private void OnResuming(object sender, object e)


   // notify the Usage that the app goes to foreground



The InitUsageAsync method takes 2 parameters.  The first parameter is the URL where you want to upload the usage statistics.  Note that Usage Collection only works with HCPms. Please refer to the HCPms documentation for URL to upload the usage statistics.

private static string uploadUrl = string.Empty;

public static string UploadUrl




      return “URL to upload.  Refer to HCPms documentation”;



The second parameter is the SAP.Net.Http.HttpClient.  The SAP.Net.Http.HttpClient is SAP’s implementation of a class for sending HTTP requests and receiving HTTP responses from a resource identified by a URI. In addition, the SAP.Net.Http.HttpClient class provides several additional functionalities over the base System.Net.Http.HttpClient class.

private static SAP.Net.Http.HttpClient httpClient = new SAP.Net.Http.HttpClient();

public static SAP.Net.Http.HttpClient HttpClient




      var applicationSettings = LogonCore.ApplicationSettings;


      SAP.Logon.Core.Settings.IReadOnlyProperty baseUrlObject = null;

      applicationSettings.TryGetValue(“BaseUrl”, out baseUrlObject);

      Uri baseUrl = (Uri)baseUrlObject;

      SAP.Logon.Core.Settings.IReadOnlyProperty cookieObject = null;

      applicationSettings.TryGetValue(“Cookies”, out cookieObject);

      string cookieString = cookieObject == null ? null : cookieObject.ToString();

      if ((cookieString != null) && (baseUrl != null))

httpClient.SetInitialCookies(cookieString, baseUrl);


httpClient.DefaultRequestHeaders.TryAddWithoutValidation(“X-SMP-APPCID”, applicationSettings.ApplicationConnectionId);

      return httpClient;



How can I end the user session?

The user session ends when the application enters the suspended state.  In Windows, the OnSuspending event is fired when application execution is being suspended.  This is a good place to end the user session.  This is done by calling ApplicationWillEnterBackgroundAsync asynchronously.

private async void OnSuspending(object sender, SuspendingEventArgs e)


   var deferral = e.SuspendingOperation.GetDeferral();

   //TODO: Save application state and stop any background activity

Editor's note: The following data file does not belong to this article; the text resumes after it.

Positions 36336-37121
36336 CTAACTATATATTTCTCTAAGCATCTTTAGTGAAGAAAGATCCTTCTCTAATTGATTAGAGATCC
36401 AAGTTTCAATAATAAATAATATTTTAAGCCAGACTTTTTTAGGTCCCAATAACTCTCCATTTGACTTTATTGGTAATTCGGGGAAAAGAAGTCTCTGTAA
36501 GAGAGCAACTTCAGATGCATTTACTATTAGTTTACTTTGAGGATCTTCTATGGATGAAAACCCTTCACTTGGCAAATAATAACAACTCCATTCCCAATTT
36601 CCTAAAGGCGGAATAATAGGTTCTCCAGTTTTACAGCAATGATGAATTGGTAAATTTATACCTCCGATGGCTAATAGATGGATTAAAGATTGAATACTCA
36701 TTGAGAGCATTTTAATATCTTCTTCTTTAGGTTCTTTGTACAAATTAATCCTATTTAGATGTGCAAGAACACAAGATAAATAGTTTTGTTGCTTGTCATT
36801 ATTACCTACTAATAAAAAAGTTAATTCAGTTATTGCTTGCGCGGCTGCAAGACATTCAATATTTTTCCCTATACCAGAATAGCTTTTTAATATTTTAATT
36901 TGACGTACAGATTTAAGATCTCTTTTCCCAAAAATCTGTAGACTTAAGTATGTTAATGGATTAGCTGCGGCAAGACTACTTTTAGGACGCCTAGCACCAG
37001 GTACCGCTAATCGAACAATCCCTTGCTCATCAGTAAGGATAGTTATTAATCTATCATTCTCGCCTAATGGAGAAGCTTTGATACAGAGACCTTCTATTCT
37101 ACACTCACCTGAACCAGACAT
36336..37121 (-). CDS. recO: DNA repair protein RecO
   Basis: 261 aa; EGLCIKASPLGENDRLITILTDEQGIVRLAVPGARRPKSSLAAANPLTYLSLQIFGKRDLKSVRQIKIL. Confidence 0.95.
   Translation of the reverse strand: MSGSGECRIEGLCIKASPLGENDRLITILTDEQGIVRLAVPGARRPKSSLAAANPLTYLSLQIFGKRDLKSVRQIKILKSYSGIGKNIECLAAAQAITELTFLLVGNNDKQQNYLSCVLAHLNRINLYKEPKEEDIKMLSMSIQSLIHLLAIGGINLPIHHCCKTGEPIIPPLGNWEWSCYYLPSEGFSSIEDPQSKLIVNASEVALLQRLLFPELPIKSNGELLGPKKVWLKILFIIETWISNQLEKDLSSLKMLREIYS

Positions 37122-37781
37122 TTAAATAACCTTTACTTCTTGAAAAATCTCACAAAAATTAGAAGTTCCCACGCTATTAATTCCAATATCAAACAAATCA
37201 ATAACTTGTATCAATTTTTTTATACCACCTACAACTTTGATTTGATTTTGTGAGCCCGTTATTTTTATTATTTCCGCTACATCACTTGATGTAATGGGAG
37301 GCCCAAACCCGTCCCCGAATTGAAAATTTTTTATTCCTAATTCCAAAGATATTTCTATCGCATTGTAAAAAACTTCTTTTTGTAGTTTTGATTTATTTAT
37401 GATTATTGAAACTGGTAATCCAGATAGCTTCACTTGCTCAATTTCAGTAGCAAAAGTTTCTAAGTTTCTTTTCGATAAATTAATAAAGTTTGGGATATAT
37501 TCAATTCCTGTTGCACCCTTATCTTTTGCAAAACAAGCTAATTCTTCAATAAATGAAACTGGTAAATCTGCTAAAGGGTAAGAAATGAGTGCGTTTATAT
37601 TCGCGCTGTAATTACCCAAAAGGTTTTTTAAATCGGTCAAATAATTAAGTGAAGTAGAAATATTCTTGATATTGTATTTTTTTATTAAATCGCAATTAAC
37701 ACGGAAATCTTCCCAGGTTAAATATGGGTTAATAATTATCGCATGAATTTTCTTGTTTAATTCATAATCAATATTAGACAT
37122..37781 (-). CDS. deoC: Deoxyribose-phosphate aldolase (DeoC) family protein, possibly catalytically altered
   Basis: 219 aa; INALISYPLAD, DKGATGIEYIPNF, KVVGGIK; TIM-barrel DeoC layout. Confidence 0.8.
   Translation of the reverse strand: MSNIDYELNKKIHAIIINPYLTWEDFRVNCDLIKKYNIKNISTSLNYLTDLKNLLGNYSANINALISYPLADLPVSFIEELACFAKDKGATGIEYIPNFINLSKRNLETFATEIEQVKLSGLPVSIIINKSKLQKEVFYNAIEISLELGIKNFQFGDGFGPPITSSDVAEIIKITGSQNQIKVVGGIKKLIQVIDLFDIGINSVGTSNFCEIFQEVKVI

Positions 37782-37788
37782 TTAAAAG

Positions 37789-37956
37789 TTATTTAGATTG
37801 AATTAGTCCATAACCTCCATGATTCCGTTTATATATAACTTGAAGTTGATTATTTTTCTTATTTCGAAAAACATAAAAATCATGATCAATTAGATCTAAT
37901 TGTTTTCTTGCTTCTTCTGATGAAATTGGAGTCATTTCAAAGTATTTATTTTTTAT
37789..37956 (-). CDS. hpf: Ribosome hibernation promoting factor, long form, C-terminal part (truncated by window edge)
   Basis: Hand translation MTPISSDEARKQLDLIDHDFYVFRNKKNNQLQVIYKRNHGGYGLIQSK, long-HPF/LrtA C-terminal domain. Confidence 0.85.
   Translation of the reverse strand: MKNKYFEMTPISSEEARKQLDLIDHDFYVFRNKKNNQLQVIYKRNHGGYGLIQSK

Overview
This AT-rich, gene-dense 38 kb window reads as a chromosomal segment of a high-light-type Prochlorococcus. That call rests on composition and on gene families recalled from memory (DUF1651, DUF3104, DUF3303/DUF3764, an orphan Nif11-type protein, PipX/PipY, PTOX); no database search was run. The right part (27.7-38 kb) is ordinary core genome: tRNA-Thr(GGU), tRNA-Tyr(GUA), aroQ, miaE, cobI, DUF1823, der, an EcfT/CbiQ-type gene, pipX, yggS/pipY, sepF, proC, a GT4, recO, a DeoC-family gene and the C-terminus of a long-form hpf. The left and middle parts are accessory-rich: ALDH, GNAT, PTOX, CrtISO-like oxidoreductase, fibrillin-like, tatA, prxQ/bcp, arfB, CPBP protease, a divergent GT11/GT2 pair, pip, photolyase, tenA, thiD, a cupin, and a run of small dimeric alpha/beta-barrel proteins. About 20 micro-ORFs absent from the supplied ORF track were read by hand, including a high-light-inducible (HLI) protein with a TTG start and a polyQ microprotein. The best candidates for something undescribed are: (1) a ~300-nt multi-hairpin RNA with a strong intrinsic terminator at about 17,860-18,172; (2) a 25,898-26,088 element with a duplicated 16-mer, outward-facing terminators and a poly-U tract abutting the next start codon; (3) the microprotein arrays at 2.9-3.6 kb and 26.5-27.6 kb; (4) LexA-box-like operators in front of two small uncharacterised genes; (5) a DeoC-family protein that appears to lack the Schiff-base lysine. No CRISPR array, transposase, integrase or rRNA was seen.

// notify the Usage that the app goes to background

   await Usage.ApplicationWillEnterBackgroundAsync();


Collecting Device specific info

Device specific information can be collected using the Usage Collection library.  This can be accomplished by querying the DeviceInformation property of the Usage class. 







Timing events and logging key events

Events can be timed using the Usage Collection library.  The timer object allows you to measure the duration of an application operation. The duration is logged with the timestamp of the event and a key value that can be used for filtering analytics.

The following code snippet shows how to use the timer object.

Usage.TimeStart (“myTimer”);

var downloadedFile = await GetHugeFileAsync();

// stops the timer. The last 2 parameters are optional

await Usage.TimeEndAsync(“myTimer”, new Dictionary<string, string>() { { “customKey”, “customVal” } }, “customType”);

There is yet another way to use the timer object.

var timerInstance = Usage.MakeTimer(“myTimer”);


var downloadedFile = await GetHugeFileAsync();


Logging key events can be done asynchronously by calling the LogAsync method.

// adds a log entry into the report. The last 2 parameters are optional

await Usage.LogAsync(“logKey”, new Dictionary<string, string>() { { “testKey”, “testValue” } }, “testType”);

All of these usage statistics collected will be automatically sent to HCPms without any further coding from the developer.  An example of a sample record generated by the Usage Collection library that will be posted to HCPms is as follows…











  This concludes my blog on Usage Collection library.  See you all at the next blog.